What are Jewish deities called?
Judaism does not have "deities" plural.
Dictionaries define "Judaism" as The monotheistic religion of the Jews, since the founding principle of Judaism was and is the belief in One God. This was the teaching which was spread by Abraham, and has continued since then. From Judaism, belief in One God has spread through the Western world.
God is One. The concept of a dualism (as in Zoroastrianism), an independent Satan, multiple gods (polytheism; paganism) or a trinity of three in one, are all unimaginable in Judaism. Also, any belief that an intermediary between humanity and God should be used, whether as necessary or even optional, is considered heretical.God is non-physical, indivisible and incomparable. Jewish tradition teaches that God is beyond human comprehension; and that it is only God's revealed deeds, as He interacts with mankind and the world, that we can begin to grasp. His names indicate His attributes and the ways in which He relates to us.
God is omniscient (He is aware of everything), and infinitely wise.
God created the universe and all existence, including time and space, in a deliberate, purposeful act of benevolent Creation.
God is the mover of everything. No molecule can move without the energy and direction with which God imbues it.
God is eternal; and His ways are also eternal. He is not capricious, forgetful or fickle.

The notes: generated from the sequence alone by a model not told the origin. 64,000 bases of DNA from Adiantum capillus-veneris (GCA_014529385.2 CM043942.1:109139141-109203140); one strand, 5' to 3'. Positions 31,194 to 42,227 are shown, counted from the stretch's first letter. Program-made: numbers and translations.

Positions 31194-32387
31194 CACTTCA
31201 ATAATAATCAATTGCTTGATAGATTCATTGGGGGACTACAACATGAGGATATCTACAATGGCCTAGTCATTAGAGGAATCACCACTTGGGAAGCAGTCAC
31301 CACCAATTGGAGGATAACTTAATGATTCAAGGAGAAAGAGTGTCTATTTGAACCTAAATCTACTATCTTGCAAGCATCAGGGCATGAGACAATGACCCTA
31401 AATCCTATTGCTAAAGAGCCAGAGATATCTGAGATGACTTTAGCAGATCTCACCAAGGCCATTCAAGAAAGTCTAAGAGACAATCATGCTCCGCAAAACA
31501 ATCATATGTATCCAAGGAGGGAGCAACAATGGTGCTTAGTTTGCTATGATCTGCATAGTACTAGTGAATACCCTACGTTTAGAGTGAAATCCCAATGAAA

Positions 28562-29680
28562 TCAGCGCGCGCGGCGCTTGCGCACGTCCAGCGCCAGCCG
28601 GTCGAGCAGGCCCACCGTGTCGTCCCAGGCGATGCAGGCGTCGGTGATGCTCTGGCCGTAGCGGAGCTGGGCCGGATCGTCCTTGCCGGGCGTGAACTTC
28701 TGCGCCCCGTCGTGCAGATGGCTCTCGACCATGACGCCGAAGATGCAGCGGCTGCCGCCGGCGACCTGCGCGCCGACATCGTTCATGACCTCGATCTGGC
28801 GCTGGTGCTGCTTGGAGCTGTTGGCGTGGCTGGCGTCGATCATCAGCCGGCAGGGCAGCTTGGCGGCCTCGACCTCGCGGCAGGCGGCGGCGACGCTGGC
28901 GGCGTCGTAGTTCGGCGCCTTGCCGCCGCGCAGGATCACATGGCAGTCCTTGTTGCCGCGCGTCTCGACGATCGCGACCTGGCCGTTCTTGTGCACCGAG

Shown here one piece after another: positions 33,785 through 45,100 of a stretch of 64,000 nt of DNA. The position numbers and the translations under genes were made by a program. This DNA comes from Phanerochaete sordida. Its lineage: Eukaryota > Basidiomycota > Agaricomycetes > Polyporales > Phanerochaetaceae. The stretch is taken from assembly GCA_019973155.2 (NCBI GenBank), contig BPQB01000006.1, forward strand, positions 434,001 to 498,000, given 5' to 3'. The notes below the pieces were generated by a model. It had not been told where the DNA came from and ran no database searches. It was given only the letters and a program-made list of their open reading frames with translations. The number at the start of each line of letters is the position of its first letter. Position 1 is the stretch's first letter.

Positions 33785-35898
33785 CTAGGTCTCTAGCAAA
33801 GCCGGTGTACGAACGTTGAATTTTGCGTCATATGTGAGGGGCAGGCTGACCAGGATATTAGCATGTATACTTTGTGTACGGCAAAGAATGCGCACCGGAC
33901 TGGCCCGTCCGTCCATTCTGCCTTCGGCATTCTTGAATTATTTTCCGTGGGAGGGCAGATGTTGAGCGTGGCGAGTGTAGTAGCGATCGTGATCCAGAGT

God is just. He rewards good and punishes evil - whether in this world or in the afterlife.
God is ethical and moral; and He expects us to imitate His ways.
The God of Israel is the God of Abraham, Isaac and Jacob. He is the guide of history, who delivered the Israelites from Egyptian slavery.
God is the source of law, who gave the Torah to the Israelites at Mount Sinai.
God is immanent and personal, meaning that he relates to humanity and hears our prayers. This is the basis of the Psalms and our siddur (prayerbook).
Judaism is monotheistic and asserts that there is only One God.
He created and has ultimate control over the entire universe.
He is referred to as God, Almighty and numerous other
appellations depending on how He relates to the world.
Since it's a grave sin to mention God's name in vain, Jews will
refer to God in day-to-day speech as "Hashem." (Lit. "the